The government has repeatedly ignored the specific needs of women when crafting its coronavirus support packages, a group of MPs have said, leading to women experiencing a disproportionate economic impact from the pandemic.
A report from the Women and Equalities Committee (WEC) found both the job retention scheme and the self-employed income support scheme (SEISS) overlooked the existing inequalities women faced in the labour market and in their caring responsibilities, and that the government's priorities for recovery were “heavily gendered in nature”, with investment plans skewed toward male-dominated sectors such as construction.
The WEC added that in the industries worst hit by lockdown measures, such as hospitality and beauty, women have been overrepresented, and research has found the majority of childcare and homeschooling responsibilities have fallen on women during the pandemic, regardless of whether or not they were in employment.
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Caroline Nokes, Conservative MP and chair of the WEC, said: “As the pandemic struck, the government had to act quickly to protect jobs and adapt welfare benefits. These have provided a vital safety net for millions of people. But it overlooked the labour market and caring inequalities faced by women. These are not a mystery – they are specific and well understood. And yet the government has repeatedly failed to consider them.”
She said the “passive approach” to gender equality was “not enough” and that, for many women, the pandemic has made existing problems worse.
Commenting on the findings, Baroness Berridge, minister for women, said the government had provided an “unprecedented offer of support, which includes help for the sectors [women] are more likely to be employed in, protection for female-led start-ups and new childcare support”.
“We understand it’s been a very difficult time for parents with childcare responsibilities and that is why we have introduced flexible furlough agreements and have extended the furlough scheme through to April, supporting employees who are struggling to work because of childcare,” said Berridge.
“We also recognise that it is vital that children can return to school to lift some of the weight off parents across the country, which is why we will prioritise opening schools when it is safe to do so.”
Responding to the findings, TUC general secretary Frances O’Grady said women had been put in an “impossible situation” during the pandemic and that too many working mothers were having to cut their hours or be forced to leave their jobs, because they were unable to manage.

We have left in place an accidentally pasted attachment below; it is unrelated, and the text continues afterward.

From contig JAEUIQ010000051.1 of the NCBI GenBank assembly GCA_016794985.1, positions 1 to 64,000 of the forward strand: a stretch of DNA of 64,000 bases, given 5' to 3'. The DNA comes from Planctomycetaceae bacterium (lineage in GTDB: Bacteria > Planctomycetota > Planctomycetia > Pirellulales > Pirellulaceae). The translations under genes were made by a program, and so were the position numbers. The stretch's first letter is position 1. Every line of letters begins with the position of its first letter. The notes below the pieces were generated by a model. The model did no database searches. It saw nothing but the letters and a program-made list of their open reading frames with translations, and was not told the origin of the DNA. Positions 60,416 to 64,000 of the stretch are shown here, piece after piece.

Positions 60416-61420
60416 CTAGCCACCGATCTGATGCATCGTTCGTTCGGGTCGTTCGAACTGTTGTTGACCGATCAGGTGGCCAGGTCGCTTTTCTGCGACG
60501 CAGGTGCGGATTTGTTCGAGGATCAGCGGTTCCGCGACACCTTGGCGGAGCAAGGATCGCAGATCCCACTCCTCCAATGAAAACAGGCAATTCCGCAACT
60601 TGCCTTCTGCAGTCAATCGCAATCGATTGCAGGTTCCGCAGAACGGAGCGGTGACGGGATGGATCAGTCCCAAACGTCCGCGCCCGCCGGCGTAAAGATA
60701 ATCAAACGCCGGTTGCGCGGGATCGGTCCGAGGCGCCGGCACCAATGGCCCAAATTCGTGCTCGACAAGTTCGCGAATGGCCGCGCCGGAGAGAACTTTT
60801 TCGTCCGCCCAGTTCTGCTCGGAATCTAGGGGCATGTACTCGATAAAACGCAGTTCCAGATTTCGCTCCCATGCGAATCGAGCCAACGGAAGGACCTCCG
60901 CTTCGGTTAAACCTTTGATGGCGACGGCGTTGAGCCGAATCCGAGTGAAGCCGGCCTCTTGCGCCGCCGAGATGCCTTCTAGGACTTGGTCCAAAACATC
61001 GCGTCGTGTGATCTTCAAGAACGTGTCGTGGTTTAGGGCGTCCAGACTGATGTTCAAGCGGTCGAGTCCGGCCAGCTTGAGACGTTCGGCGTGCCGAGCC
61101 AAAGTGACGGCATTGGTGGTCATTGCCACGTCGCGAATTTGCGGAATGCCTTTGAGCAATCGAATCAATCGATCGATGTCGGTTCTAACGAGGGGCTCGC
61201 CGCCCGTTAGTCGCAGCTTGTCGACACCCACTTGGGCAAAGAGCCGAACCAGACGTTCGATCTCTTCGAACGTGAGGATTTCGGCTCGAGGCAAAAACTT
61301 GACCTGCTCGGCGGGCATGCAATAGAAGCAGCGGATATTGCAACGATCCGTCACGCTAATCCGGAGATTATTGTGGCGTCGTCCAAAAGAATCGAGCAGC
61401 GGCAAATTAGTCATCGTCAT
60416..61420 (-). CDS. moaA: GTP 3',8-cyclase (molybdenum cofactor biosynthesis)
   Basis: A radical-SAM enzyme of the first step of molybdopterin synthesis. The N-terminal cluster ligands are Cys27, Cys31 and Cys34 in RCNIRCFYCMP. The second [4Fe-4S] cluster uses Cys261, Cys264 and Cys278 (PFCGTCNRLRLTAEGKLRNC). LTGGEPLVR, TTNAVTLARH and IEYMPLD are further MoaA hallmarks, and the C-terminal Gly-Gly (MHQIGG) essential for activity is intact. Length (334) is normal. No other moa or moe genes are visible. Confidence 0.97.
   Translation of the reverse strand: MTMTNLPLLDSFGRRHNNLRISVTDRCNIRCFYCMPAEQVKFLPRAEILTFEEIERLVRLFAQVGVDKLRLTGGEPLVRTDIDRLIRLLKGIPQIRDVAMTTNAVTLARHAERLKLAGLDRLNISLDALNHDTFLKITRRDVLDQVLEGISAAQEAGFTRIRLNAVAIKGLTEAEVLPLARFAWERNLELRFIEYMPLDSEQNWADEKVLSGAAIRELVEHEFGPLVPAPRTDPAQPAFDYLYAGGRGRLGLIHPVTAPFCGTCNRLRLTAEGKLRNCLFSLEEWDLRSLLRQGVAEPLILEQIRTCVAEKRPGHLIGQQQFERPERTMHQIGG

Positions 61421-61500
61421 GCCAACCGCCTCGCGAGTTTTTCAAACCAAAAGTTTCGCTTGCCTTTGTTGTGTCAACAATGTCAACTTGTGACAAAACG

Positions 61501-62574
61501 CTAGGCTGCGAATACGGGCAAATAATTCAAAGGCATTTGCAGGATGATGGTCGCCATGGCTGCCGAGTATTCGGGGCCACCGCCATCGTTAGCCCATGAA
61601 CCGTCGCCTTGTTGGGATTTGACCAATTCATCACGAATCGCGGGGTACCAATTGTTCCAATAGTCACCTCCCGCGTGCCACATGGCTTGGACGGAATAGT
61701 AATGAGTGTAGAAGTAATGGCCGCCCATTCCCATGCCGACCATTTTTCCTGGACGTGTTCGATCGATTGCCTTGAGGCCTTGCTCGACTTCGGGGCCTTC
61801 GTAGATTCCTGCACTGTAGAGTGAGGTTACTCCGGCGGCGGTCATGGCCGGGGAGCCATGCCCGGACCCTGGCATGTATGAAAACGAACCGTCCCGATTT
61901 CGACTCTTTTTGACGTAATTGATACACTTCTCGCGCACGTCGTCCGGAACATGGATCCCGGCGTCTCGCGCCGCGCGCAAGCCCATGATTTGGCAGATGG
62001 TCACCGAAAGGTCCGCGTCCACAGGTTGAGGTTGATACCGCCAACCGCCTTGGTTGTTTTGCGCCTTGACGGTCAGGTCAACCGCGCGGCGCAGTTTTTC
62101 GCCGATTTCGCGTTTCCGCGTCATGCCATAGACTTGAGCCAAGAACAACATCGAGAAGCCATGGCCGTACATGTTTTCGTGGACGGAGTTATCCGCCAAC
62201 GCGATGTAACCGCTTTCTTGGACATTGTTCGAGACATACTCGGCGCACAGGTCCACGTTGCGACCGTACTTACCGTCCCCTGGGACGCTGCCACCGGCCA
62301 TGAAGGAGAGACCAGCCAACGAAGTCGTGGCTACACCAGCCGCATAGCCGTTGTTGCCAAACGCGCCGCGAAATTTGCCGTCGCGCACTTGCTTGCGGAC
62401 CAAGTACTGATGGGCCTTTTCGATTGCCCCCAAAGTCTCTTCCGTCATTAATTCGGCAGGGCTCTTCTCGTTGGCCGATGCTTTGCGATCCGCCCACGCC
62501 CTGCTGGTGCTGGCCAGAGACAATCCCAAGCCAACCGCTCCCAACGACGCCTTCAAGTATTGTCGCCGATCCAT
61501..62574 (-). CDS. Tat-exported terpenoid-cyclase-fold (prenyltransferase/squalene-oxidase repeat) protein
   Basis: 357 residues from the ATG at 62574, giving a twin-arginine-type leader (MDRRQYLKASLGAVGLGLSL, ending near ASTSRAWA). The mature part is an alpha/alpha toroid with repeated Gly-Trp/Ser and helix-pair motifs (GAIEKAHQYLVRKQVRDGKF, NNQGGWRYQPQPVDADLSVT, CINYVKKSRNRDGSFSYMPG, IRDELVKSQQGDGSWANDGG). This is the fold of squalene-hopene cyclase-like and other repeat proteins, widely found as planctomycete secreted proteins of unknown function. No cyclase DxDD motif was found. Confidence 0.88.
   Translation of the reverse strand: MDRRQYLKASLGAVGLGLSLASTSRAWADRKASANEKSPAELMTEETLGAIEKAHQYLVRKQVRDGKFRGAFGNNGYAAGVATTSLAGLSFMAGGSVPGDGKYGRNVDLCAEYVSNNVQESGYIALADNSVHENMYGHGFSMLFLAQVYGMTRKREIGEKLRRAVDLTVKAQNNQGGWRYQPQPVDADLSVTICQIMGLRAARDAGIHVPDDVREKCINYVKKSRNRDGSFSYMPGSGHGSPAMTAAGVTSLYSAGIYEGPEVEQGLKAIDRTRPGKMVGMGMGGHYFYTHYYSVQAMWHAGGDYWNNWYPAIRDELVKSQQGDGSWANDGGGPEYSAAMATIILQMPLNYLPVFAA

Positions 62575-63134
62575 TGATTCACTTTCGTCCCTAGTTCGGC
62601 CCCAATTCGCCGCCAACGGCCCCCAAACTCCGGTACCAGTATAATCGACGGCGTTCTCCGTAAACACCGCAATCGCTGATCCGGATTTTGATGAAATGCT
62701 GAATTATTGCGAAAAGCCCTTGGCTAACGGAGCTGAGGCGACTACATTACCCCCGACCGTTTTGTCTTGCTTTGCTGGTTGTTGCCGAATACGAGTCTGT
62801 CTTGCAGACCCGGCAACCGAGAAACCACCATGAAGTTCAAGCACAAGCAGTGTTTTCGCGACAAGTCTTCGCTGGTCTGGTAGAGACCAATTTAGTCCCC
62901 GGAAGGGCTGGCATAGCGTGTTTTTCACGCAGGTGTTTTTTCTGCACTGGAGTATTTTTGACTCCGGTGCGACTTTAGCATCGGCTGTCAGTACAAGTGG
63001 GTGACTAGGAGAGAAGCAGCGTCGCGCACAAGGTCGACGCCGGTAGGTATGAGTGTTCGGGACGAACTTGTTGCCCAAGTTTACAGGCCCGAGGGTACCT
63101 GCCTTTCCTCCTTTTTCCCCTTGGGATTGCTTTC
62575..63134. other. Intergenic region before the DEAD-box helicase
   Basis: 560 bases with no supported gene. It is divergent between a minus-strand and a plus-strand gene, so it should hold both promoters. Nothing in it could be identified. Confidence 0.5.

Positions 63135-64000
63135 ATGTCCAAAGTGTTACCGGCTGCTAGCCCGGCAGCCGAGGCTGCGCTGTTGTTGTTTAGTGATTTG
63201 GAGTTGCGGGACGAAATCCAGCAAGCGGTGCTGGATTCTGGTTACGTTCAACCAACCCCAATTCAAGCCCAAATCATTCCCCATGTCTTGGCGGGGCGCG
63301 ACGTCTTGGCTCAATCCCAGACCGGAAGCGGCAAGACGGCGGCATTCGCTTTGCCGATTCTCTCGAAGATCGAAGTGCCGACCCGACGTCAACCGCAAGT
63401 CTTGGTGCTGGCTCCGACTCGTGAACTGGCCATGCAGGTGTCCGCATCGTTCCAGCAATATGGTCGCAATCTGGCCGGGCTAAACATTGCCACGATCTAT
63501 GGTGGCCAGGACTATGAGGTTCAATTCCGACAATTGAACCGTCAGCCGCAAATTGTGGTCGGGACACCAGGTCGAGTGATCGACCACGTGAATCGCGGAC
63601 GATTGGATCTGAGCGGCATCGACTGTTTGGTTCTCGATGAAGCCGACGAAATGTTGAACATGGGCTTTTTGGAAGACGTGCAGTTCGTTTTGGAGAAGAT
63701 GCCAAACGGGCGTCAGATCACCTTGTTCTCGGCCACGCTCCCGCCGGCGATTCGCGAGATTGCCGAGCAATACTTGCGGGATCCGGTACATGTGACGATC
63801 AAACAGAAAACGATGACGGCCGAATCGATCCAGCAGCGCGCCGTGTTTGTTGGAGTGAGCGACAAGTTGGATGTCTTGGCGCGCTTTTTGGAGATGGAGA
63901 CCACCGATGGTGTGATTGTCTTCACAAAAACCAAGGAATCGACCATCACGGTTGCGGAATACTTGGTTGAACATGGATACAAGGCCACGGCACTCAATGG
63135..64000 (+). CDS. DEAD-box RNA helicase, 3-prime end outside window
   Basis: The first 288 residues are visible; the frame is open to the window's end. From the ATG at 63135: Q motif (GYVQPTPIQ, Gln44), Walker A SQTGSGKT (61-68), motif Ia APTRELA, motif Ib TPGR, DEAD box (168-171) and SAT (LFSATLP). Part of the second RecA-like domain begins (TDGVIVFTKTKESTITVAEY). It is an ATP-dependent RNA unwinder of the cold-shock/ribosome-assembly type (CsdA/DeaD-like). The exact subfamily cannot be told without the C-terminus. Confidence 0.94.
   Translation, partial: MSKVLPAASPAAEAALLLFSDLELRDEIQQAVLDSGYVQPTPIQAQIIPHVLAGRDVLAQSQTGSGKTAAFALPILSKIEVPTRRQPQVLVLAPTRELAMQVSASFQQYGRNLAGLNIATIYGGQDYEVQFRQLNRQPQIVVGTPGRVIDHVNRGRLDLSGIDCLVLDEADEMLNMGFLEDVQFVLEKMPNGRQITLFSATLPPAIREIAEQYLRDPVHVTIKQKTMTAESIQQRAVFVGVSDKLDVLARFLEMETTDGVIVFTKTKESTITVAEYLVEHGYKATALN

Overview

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“If ministers don’t act, women will be pushed out of the labour market. And that means women’s and children’s poverty will soar,” she said. "Unless ministers strengthen rights and support for working parents, women’s equality risks being set back decades.”
The WEC also raised “grave concerns” about the evidence of potentially unlawful and discriminatory practices towards pregnant women and those on maternity leave during the pandemic.
A survey of almost 20,000 pregnant women and mothers conducted by Pregnant Then Screwed in July 2020 found 15 per cent had been made redundant or expected to be in the next six months.
CEO and founder of the campaign group Joeli Brearley said that, throughout the pandemic, policy decisions had “repeatedly ignored the specific needs of women”.
“To make someone redundant not because of their ability, but because they have additional caring responsibilities as a result of school closures is outrageous, and it needs to stop,” she said.
The report includes a slew of recommendations for the government, including greater redundancy protection for pregnant women; an equality impact assessment of the schemes (job retention and SEISS); and a review into the adequacy of and eligibility for statutory sick pay, as women are overrepresented among those who are not eligible.
It also calls for a review into childcare provision to provide support not only for working parents but those who are job seeking or retraining.
Duncan Brown, principal associate at the Institute for Employment Studies, said the committee’s frustration “rightly” came out in the report, notably because a lot of the legislation needed to protect women had already been drafted. This included the Pregnancy and Maternity (Redundancy Protection) Bill put forward by the committee’s former chair, Maria Miller; Stella Creasy’s extended equal pay bill to cover ethnicity and disability; and the promised employment bill acting on the recommendations made in the 2018 Good Work Plan.
“While we agree with the committee that more information and analysis such as equality impact assessments are required, the key issue here is getting action now that millions of women need so urgently,” said Brown. “Rather than just more information and equality road maps and plans.”
Nokes said the government needed to start actively analysing the equality impact of every policy, warning that it “risked turning back the clock” if it didn’t. “Our report sets out a package of 20 recommendations for change and a timescale. Taken together, these will go a long way towards tackling the problems and creating the more equal future that so many women – and men – want to see.”